“This is…” I was going to say delicious when a hand tightly clamped down on my shoulder.
It was Mr. Perkins, the school principal. He pronounced my name as “Rose Annie” with his thick southern drawl.
“That will be quite enough. You return that food, gather what is left of your lunch, and come with me,” Perkins said.
My face flushed again. I had done something wrong, but had no idea what. I followed Mr. Perkins to his office.
“Mr. Rozzani, just what did you think you were doing?”
I had no idea what answer he wanted, so I tried the truth.
“Eating lunch sir.”
“Eating lunch! Don’t get wise with me son.”
Mr. Perkins furrowed his brow, which disturbed his intricate comb-over that seemed to start from his sideburn hair.
“You were eating that other student’s food. That’s not acceptable.”
I was confused, assuming that he thought I had stolen it.
“But sir, we traded.”
“Traded? With one of those students? That just isn’t done son.”
“But sir, the other kids trade all the time and I…”
He cut me off.
“It’s not right to trade with those students. It just isn’t done.”
“I…I don’t understand sir.”
“Well maybe detention with Mr. Faber will help you understand. Now just sit there for a minute.”
While I sat, Mr. Perkins angrily scrawled a note, put it in an envelope, wrote on the envelope and handed it to me.
“I want this signed and brought back to me tomorrow,” he said with a dismissive wave.
Lunch was now over so I returned to Mrs. White’s class and took my seat. I could hear whispers as I sat down. Obviously word of my trip to Mr. Perkins’ office had spread.
As the day went on, I started to dread my impending trip to Mr. Faber’s detention session. It was where the bad kids went. If there was a group I wanted to be associated with, the bad kids were not it.
When the 2:30 bell rang, I slowly packed my books and headed down the hallway to Mr. Faber’s classroom. Mr. Faber was the 4th and 5th grade history teacher. The 4th grade was treated to his take on European history. His view somehow rationalized that Hitler was a misunderstood and benevolent leader. The Fuhrer was criminalized in World War II by being lumped in with the evil Japanese in their attacks on the allies. Mr. Faber also believed that Hitler was viewed as a malevolent dictator due to conspiracy theories perpetuated by a certain non-Christian religious group.
His 5th grade American History class revolved around a retelling of the Civil War, in which the South was persecuted for its beliefs by the arrogant North. In his view, the war was not over, but merely in a holding pattern until the South rose again. He prominently displayed the Confederate Flag alongside the Stars and Stripes in his classroom. I was only 10, but suspected that his teachings were skewed to fit his own beliefs.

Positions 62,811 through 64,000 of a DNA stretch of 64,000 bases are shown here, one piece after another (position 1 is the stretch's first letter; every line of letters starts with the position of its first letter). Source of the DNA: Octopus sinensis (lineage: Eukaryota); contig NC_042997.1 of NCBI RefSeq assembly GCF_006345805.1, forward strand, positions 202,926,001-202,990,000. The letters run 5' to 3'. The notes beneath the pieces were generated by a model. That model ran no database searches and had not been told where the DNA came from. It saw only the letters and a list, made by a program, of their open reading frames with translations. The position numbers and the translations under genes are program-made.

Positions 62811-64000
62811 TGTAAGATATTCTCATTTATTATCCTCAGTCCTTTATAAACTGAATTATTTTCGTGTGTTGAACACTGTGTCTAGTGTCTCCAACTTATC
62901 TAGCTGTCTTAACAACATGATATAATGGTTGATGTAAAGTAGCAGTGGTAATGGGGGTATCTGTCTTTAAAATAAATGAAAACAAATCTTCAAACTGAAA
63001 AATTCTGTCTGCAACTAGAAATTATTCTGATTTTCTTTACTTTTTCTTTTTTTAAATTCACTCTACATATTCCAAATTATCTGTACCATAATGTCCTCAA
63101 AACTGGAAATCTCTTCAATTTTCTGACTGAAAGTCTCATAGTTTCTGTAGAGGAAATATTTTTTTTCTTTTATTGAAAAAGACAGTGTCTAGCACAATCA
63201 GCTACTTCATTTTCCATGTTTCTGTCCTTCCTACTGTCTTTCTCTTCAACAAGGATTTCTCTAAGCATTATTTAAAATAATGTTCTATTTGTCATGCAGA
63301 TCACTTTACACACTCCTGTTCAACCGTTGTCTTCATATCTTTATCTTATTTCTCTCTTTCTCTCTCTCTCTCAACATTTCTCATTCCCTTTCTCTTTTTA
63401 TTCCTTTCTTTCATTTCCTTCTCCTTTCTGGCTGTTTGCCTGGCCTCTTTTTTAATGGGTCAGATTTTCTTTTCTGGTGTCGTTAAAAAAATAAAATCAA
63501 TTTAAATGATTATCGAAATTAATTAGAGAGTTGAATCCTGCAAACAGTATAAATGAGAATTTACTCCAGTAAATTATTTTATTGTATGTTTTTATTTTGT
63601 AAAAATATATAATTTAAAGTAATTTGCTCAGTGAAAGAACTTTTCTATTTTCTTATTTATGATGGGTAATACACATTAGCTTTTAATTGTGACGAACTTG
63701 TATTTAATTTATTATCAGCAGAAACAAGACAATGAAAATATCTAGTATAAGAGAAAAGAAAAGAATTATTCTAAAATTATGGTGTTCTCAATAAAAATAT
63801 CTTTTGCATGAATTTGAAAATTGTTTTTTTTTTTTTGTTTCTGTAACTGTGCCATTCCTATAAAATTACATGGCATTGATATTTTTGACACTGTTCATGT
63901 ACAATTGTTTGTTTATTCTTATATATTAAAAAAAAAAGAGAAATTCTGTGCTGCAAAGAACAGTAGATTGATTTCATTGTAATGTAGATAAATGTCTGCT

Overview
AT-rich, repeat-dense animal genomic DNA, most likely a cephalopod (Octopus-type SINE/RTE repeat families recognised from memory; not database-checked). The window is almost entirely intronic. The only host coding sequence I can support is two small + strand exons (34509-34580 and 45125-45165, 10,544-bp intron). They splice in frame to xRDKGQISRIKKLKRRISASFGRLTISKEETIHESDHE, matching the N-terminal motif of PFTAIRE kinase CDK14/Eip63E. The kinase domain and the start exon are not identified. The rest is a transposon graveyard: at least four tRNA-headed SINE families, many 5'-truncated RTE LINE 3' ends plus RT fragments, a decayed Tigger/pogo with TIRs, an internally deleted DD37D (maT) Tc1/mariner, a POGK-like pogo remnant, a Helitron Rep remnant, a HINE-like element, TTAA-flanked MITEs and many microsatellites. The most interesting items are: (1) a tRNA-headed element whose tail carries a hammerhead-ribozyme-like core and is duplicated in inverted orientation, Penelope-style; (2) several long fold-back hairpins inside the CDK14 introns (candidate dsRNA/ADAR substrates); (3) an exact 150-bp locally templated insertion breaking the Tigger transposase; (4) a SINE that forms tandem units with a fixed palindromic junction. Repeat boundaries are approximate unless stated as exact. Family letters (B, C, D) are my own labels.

His detention sessions were notorious for their usual participants and for the way he ruled them with an iron fist. He didn’t literally use his fists, but anyone who misbehaved during detention was subject to encountering what he called his ‘board of education’, a well-worn wooden paddle that hung from a hook next to the blackboard. It was about three feet long by eight inches wide and 3/4 of an inch thick. He had fashioned it himself and had drilled several holes in it so that it could be swung faster with reduced air resistance. Anyone dumb enough to be disruptive during detention would be asked to bend over and place their elbows on Faber’s desk so he could deliver a number of blows to their vulnerable rear end based on the severity of the infraction.
As I settled into detention, Mr. Faber handed each of us a blank sheet of notebook paper and a pencil upon which we were instructed to write the Pledge of Allegiance over and over until we were told to stop. He reminded us of the consequences of being disruptive during this exercise which elicited a barely audible snicker from the back of the room.
“Is there something amusing, Mr. Grant?”
Mr. Grant was Rufus Grant, the biggest 5th grader at Booth. Legend had it that he had failed every grade since kindergarten at least once. He was not only the tallest and heaviest student in the school, but it was widely rumored that he was already shaving.
“No sir,” Rufus answered. He was a frequent past recipient of whacks from the paddle.
“OK then, let’s begin,” Faber said.
The detention session only lasted 45 minutes. It felt like an eternity. As I sat their writing, my mind also wanted to how I would explain detention to my mother who wielded a smaller, but painful version of Mr. Faber’s paddle in the form of a wooden spoon. I also wondered what information Mr. Perkins had written in the note that would explain my detention. Would it be “traded food” or “ate unauthorized fried chicken” or some other violation of an unknown school rule?
Finally detention ended. I grabbed my book bag and headed toward the front exit of the school. My rented house was about a quarter of a mile from the school and was an easy walk across an empty lot. While we were in school, the daily afternoon rain showers made the field muddy in spots.